The phenomenon of states using religion in foreign policy is not just present in the Muslim world. There are many instances of governments now using religion as a lens through which to pursue geopolitical ambitions. The Russian Orthodox Church’s global influence has been used by the Kremlin to increase support for its policies in Ukraine. Hindutva, a type of Hindu nationalist ideology, is mobilized by India’s ruling Bharatiya Janata Party (BJP) in its outreach to Indian diaspora populations around the world. Furthermore, Israel has developed relationships with conservative evangelical Christians in the US in an effort to position the Jewish state as the rightful steward of a shared Judeo-Christian legacy. There are plenty of more comparable cases.
Hindutva in geopolitics
Since Indian Prime Minister Narendra Modi and the Bharatiya Janata Party (BJP) took office in 2014, the term “Hindutva” has been actively discussed throughout the world. The phrase is used to define a unique political ideology based on Indian religion that first appeared at the turn of the 20th century. Such religion-based nationalism was resisted by the Indian National Congress, which controlled India for the first part of the 20th century. Religion, the defense of traditional values and culture, and opposition to western liberalism are the three pillars of Hindutva. There are interwoven ideological and geopolitical aspects to it. The defense of India’s distinctiveness, culture, and traditional faiths, which are thought to constitute the foundation of identity, comes first.
It is observed that Muslim and Western influences are harmful to Indians. Support for traditional Hindu beliefs and social institutions, including a caste system reform, coexists with support for social justice. As a result, Christians and Muslims are always seen as second-class people in this concept of Indian Space.
Surprisingly, Hindutva’s fundamental ideology may appear to favor cordial relations with Israel to an outsider. Judaism, Hinduism, and Indo-European religions are in fact the least similar to one another. However, there are some things that unite them.
Connections between BJP and Israel have grown more obvious as a result of the fact that the Muslim has traditionally been a symbol of the other, in relation to which political identity was established for adherents of Hindutva ideology. Zionists must confront the Islamic world because they are political Hindus. In addition to not being Muslim or Christian, the state’s foundation is its own national religious tradition, which appeals to Hindutva adherents. The BJP made an effort to retain strong relations with Israel during the Cold War, in contrast to the Congress, which has consistently backed Palestine. India has become Israel’s top customer for military hardware, and Israel is currently India’s second-largest arms supplier.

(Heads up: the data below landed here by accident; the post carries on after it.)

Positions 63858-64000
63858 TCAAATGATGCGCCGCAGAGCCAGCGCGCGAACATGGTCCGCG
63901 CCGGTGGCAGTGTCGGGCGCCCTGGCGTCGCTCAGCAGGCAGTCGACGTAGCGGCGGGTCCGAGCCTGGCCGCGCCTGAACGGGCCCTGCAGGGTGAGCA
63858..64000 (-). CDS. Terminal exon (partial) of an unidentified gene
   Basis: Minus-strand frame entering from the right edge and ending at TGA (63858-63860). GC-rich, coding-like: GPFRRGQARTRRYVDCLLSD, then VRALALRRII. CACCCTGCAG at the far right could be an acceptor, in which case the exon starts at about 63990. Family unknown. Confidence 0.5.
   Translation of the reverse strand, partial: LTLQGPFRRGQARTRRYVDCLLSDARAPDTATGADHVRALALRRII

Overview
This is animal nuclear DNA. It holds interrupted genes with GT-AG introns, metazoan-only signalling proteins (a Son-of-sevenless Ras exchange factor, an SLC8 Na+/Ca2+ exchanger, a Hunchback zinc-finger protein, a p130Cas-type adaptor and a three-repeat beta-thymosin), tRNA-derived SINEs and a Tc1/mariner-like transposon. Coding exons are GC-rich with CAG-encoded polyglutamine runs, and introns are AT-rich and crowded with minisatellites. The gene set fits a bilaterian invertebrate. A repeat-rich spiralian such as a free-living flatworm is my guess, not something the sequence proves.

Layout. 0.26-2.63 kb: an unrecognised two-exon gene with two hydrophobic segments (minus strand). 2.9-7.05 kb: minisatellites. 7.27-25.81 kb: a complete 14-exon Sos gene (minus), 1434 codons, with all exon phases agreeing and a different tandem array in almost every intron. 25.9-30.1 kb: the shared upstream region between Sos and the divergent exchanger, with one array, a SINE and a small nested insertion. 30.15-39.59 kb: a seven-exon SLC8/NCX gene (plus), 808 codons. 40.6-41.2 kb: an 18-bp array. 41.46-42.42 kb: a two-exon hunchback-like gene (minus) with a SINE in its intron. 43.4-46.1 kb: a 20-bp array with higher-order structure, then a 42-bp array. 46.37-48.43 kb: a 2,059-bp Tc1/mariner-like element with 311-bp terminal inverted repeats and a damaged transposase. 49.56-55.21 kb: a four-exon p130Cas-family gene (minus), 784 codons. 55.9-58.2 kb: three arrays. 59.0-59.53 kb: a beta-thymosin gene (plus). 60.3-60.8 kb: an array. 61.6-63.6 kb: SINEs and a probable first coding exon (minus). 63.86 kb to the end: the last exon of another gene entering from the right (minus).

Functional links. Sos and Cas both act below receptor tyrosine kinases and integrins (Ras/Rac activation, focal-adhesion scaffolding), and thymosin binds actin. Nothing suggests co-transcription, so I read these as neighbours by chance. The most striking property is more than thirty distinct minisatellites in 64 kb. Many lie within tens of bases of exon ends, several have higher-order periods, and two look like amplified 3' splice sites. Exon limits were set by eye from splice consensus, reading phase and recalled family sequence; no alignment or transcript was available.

South Asian dilemma and what is foreseen in the days to come
The South Asian polity is distinctly situated on religious fault lines. Before it was split up into various country states, South Asia shared a common political history. The British government that oversaw modern-day India, Pakistan, Bangladesh, Myanmar, and Sri Lanka was a major influence on the region’s politics. Bhutan and Nepal both resembled British protectorates, notwithstanding the absence of the Raj in Nepal. The Maldives continued to be a minor player in this area. Following the establishment of nation-states, regional politics started to shift away from civic nationalism and toward religious nationalism. The root of Hindu-Muslim conflict lies when the fracture of British India began. As put by Shashi Tharoor, an Indian parliamentarian: “The colonial project of ‘divide et impera’ (divide and rule) fomented religious antagonisms to facilitate continued imperial rule and reached its tragic culmination in 1947.”
The introduction of Islam in South Asia was rigorous through Persian/Iranic and Turkic roots, despite the advent of the religion taking place in the Arabia. Thus, all the three major power players of the Middle East have soft influence in the region. During the height of the Cold War, Wahabist or Extremist version of Islam was dominant in Afghanistan and Pakistan with the aid of the West in its struggle against Communism. The extremist tentacles spread much havoc in the region, and still stands strong despite multi-pronged assault against by the South Asian countries.
Except for Pakistan, all of the southern Asian nations were non-aligned. Joining a major power or alliance and looking for outside backing was a means for Pakistan, which had a lack of identity and regarded itself as obtaining its independence from India, to achieve parity with a much larger India. Despite significant changes in the international landscape since the conclusion of the Cold War, this still represents a Pakistani necessity.
With US pullout from Afghanistan, increased Turkish involvement in the Muslim majority countries in South Asia and assertive China at the door of South Asia, South Asia is emerging as the next flash point of cold war between the West and Russia-China bloc. As China is not seeking to involve with religious fault lines for spreading influence, the West will seek to aggravate the religious fault lines to counter China in the South Asia. A clash within dormant extreme Islamist view and an active extremist Hindutva will only jeopardize the relative stability in the region.